MIT Technology Review has details.
Several research groups are developing their own approach to nanopore sequencing. All involve the movement of DNA molecules through a tiny pore one base at a time; as the bases move through the pore, they can be read using various techniques. But one of the biggest obstacles to making a practical nanopore sequencer has been controlling the rate of the movement of the DNA. This is the problem the IBM group is working on. "The DNA goes through the pore too fast," says Gustavo Stolovitzky, manager of functional genomics and systems biology at IBM's T. J. Watson Research Center in Yorktown Heights, NY.
For the past two years, Stolovitzky's group at IBM has been developing chips arrayed with "DNA transistors" that use layered electrodes to control the movement of the DNA. The electrodes are built on the company's research fabrication line using the same technology employed to make silicon integrated circuits.
The IBM researchers first deposit conducting and semiconducting materials that will act as electrodes onto silicon wafer layers each about three nanometers thick. Then they use a transmission-electron microscope to blast a hole as small as one nanometer in diameter in the stack. A chip is cut from the wafer and placed in the middle of a container of potassium chloride, like a partition. DNA molecules are placed on one side of the solution, and a voltage is applied across the chip. Because DNA has an electrical charge, the IBM researchers can control its movement through the pore by using the electrodes to create electrical fields.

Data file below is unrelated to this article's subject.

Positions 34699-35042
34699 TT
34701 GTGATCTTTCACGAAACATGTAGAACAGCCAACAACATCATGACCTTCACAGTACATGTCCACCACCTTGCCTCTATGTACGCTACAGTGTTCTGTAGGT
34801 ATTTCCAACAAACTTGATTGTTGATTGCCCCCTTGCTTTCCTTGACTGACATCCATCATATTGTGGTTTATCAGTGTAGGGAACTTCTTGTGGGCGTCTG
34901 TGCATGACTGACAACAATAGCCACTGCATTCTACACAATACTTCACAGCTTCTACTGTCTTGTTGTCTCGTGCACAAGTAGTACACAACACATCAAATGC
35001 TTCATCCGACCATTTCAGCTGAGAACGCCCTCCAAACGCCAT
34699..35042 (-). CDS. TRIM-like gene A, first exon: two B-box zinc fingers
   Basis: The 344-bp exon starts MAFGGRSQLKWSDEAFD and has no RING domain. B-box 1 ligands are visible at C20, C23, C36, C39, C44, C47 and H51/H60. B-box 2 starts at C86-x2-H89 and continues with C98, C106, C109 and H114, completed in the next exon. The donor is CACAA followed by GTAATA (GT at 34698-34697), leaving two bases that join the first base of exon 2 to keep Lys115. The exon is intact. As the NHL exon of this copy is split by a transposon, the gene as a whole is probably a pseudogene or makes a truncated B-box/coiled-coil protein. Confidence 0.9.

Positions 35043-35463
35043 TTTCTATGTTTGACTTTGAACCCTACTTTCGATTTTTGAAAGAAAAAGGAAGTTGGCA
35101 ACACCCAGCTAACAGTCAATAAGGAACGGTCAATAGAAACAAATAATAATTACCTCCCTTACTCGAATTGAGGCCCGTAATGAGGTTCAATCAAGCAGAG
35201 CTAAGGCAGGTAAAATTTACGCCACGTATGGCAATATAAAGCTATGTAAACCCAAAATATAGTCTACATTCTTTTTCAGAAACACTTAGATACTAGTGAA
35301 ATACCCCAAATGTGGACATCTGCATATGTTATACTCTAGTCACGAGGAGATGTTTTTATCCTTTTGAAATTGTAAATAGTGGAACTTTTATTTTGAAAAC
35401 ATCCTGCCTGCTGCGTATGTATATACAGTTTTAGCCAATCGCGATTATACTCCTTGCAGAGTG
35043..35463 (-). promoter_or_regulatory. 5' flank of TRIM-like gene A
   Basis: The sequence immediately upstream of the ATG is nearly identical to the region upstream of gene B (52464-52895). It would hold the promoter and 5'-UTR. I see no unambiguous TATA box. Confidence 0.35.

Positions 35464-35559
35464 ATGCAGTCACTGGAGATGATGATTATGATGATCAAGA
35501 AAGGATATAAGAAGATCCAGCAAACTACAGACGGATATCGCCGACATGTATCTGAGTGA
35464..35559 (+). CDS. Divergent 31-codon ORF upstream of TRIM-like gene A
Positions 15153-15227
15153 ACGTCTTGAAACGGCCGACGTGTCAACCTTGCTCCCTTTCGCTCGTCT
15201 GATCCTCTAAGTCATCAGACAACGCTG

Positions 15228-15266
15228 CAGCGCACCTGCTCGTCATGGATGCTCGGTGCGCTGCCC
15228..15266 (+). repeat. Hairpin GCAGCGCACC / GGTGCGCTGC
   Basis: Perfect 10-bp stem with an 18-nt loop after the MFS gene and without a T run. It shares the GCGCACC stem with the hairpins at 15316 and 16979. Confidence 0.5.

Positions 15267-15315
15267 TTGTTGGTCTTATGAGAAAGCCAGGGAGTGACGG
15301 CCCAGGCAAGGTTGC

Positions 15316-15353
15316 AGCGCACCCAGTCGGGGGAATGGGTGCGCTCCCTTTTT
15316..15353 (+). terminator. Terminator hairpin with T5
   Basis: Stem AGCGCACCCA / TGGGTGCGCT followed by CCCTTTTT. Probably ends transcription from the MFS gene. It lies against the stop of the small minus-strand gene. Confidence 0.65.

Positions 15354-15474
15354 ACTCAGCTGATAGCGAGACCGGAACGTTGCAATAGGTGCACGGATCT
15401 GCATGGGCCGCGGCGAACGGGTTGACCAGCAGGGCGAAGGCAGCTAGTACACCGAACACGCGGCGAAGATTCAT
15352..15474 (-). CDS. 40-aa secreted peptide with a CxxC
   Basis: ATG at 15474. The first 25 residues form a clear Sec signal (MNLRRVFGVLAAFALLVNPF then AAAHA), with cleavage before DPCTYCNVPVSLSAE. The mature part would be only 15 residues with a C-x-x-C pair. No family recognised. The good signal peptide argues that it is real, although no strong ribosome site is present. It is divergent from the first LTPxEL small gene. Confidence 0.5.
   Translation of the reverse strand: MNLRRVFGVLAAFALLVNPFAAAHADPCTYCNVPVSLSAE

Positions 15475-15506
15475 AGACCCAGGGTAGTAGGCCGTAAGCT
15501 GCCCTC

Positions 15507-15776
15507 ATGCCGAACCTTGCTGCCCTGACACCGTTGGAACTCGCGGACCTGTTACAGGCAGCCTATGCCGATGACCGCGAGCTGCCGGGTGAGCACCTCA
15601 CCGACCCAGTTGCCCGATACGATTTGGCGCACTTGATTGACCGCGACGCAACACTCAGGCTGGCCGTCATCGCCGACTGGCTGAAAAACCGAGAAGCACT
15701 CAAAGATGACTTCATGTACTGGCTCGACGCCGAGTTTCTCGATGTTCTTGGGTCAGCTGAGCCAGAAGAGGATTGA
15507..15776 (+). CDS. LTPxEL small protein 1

Controlling the movement of the DNA with microelectronics might prove more practical, and it seems to allow for better control, says Schloss.